Publications

The prevalence and nature of glycan alterations on specific proteins in pancreatic cancer patients revealed using antibody-lectin sandwich arrays.

Author(s): Yue T,  Goldstein IJ,  Hollingsworth MA,  Kaul K,  Brand RE,  Haab BB

Journal: Mol Cell Proteomics

Date: 2009 Jul

Major Program(s) or Research Group(s): GLYCO

PubMed ID: 19377061

PMC ID: PMC2709194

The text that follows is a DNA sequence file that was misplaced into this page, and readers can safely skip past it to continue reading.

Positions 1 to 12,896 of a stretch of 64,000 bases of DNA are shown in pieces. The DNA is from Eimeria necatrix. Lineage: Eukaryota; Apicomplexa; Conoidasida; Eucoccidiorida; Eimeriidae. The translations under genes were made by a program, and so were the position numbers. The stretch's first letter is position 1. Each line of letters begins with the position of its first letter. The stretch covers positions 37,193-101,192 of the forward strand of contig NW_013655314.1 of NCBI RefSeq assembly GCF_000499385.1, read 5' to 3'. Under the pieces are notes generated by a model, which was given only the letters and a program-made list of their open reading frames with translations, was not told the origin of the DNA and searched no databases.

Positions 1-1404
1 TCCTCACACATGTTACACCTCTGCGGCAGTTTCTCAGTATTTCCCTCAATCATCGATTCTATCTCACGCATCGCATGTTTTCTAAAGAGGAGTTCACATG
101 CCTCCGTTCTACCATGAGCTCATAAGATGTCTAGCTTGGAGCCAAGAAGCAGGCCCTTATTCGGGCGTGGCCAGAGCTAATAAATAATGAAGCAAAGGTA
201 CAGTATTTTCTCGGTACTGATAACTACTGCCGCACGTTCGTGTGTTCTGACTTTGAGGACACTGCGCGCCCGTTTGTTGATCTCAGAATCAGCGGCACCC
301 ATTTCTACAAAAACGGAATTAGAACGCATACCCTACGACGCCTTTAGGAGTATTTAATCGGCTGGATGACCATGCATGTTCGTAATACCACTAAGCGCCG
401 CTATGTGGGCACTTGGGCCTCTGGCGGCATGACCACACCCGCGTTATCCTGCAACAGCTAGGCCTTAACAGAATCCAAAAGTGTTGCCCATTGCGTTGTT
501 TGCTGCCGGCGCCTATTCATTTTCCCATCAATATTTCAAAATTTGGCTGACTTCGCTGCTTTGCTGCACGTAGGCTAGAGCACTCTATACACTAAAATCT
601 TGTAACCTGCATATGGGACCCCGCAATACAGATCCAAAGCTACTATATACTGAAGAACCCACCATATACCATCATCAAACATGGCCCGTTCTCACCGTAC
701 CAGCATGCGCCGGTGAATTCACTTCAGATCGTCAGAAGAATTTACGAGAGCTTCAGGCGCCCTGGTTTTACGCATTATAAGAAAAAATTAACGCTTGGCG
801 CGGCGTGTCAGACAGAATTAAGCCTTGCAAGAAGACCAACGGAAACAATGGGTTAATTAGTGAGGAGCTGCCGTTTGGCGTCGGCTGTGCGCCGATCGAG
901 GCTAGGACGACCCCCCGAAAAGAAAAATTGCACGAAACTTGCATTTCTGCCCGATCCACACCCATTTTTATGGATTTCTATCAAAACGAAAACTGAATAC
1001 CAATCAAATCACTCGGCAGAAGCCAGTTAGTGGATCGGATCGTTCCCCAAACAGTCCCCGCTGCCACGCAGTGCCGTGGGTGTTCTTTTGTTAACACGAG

Abstract: Changes to the glycan structures of proteins secreted by cancer cells are known to be functionally important and to have potential diagnostic value. However, an exploration of the population variation and prevalence of glycan alterations on specific proteins has been lacking because of limitations in conventional glycobiology methods. Here we report the use of a previously developed antibody-lectin sandwich array method to characterize both the protein and glycan levels of specific mucins and carcinoembryonic antigen-related proteins captured from the sera of pancreatic cancer patients (n = 23) and control subjects (n = 23). The MUC16 protein was frequently elevated in the cancer patients (65% of the patients) but showed no glycan alterations, whereas the MUC1 and MUC5AC proteins were less frequently elevated (30 and 35%, respectively) and showed highly prevalent (up to 65%) and distinct glycan alterations. The most frequent glycan elevations involved the Thomsen-Friedenreich antigen, fucose, and Lewis antigens. An unexpected increase in the exposure of alpha-linked mannose also was observed on MUC1 and MUC5ac, indicating possible N-glycan modifications. Because glycan alterations occurred independently from the protein levels, improved identification of the cancer samples was achieved using glycan measurements on specific proteins relative to using the core protein measurements. The most significant elevation was the cancer antigen 19-9 on MUC1, occurring in 19 of 23 (87%) of the cancer patients and one of 23 (4%) of the control subjects. This work gives insight into the prevalence and protein carriers of glycan alterations in pancreatic cancer and points to the potential of using glycan measurements on specific proteins for highly effective biomarkers.